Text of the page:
By Lee Wei Lian
PUTRAJAYA, Sept 13 — Malaysia's recent drop in global competitiveness rankings means that the country must improve at a faster rate than other countries said Datuk Seri Najib Razak today.
This comes after Malaysia dropped four places from 21 to 25 in the World Economic Forum's ranking of most competitive countries.
The prime minister (picture) said at a briefing on the economic transformation programme that it showed Malaysia needed to work harder to improve its position relative to other countries.
"If other countries improve, we must work harder," he exhorted. "If they walk, we must run, if they run, we have to accelerate."
Najib said that Malaysia could not be content or complacent.
"If we stay at the same place, in reality, we are moving backwards," he said.
Najib said that the World Economic Forum's annual rankings should be used as a source of inspiration and political will to make Malaysia a more advanced country.
Switzerland was ranked the world's most competitive country for this year, followed by Singapore, Finland, Sweden and the Netherlands, Germany, US, UK, Hong Kong and Japan
Some economists said Malaysia's drop in rankings is a reality check for the nation and showed that other countries are moving at a faster rate.Malaysia was ranked 21st in 2008, 24th in 2009, 26th in 2010 and 21st in 2011.
The WEF said that following improvements in last year’s report, Malaysia maintains its score but drops four places as other economies have moved ahead.
Malaysia was overtaken by UAE, which jumped three spots to 24, New Zealand which rose from 25 to 23, Luxembourg which rose from 23 to 22, and Korea which leapt from 24 to 19.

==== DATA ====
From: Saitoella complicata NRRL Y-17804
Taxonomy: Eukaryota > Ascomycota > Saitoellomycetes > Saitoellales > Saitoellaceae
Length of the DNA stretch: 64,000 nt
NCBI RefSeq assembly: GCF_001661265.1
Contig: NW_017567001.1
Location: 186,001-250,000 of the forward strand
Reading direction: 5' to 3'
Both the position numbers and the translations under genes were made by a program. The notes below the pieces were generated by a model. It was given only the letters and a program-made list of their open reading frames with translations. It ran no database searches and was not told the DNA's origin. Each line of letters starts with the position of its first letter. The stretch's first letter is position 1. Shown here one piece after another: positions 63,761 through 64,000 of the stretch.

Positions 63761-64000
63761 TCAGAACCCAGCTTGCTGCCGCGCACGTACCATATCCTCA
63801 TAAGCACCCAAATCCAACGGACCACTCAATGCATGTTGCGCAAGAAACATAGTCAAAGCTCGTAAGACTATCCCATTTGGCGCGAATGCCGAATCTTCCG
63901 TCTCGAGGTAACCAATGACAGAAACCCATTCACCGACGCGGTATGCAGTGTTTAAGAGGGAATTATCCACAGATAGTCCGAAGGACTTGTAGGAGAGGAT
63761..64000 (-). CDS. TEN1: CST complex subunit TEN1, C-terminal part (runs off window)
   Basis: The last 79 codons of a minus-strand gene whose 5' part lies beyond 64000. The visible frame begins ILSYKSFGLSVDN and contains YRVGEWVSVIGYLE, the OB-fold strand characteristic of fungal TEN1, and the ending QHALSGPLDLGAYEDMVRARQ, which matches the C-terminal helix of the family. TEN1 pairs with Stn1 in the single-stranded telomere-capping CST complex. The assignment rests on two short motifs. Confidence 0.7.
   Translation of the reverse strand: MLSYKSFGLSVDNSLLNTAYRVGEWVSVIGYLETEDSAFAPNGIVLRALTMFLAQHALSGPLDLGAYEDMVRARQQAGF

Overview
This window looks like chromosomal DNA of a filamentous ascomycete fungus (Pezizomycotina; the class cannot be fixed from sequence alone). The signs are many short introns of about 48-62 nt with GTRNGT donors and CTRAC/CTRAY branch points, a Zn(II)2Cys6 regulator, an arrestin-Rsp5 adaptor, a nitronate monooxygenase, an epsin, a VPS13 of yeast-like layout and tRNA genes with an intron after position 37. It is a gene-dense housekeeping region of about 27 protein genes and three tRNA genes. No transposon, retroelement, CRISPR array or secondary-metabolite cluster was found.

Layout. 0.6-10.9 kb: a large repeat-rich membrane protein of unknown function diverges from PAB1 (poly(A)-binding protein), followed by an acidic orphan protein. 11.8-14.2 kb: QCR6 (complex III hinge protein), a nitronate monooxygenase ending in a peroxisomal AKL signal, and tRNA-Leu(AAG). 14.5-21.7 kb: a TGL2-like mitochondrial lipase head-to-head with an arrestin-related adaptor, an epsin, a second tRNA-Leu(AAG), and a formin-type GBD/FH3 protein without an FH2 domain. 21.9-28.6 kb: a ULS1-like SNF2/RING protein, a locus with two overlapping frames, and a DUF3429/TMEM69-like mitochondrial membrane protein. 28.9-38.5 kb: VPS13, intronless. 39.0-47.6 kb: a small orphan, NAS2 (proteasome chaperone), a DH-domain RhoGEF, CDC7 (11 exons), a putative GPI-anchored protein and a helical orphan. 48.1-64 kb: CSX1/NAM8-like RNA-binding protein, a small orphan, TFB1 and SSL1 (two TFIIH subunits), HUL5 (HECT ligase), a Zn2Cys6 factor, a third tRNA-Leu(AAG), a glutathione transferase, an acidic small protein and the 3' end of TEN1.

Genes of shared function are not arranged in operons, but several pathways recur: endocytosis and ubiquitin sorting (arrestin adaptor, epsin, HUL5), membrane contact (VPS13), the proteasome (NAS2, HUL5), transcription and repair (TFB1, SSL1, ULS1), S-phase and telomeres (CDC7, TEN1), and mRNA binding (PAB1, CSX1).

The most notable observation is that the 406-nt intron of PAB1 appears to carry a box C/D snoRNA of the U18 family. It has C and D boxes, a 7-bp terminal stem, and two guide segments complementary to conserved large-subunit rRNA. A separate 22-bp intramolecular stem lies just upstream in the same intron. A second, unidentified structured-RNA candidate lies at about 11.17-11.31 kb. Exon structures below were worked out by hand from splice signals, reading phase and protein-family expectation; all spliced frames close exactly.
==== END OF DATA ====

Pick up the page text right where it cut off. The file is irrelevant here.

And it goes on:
Malaysia experienced a fall in ranking in 77 indicators compared to a rise in its ranking in only 48 indicators while rankings in the remaining 23 indicators remaining unchanged.
Among these were: “Business Costs of crime and violence” indicator under the Reducing Crime NKRA which fell 63 to 69, “Macroeconomic environment” which fell 35 to
26, “Government’s Budget Balance position” under the Public Finance Reform Strategic Reform Initiative (SRI) which fell 96 to 110 and “Intensity of Local Competition” and the “Extent of Market Dominance” - both under the Competition, Standards and Liberalization SRI, which fell 26 to 36 and 14 to 19 respectively.
WEF identified inefficient government bureaucracy, corruption, an inadequately educated workforce, poor work ethics in the labour force and restrictive labour regulations as the top five problems faced when doing business in Malaysia,
It said that the country's most notable advantages are found in its efficient and competitive market for goods and services (ranked 11th) and its remarkably supportive financial sector (6th), as well as its business-friendly institutional framework.
Switzerland, which retains its top place again this year, was praised for its strong performance across the board.
WEF noted that the country’s strengths were related to innovation and labour market efficiency, where it tops the GCI rankings, as well as the sophistication of its business sector.
It added that Switzerland’s scientific research institutions are among the world’s best, and the strong collaboration between its academic and business sectors, combined with high company spending on R&D, ensures that much of this research is translated into marketable products and processes reinforced by strong intellectual property protection.
Singapore, which rose from 7th in 2008 to 2nd this year, was also praised for its outstanding performance across the entire index and both its public and private institutions were rated as the best in the world for the fifth year in a row.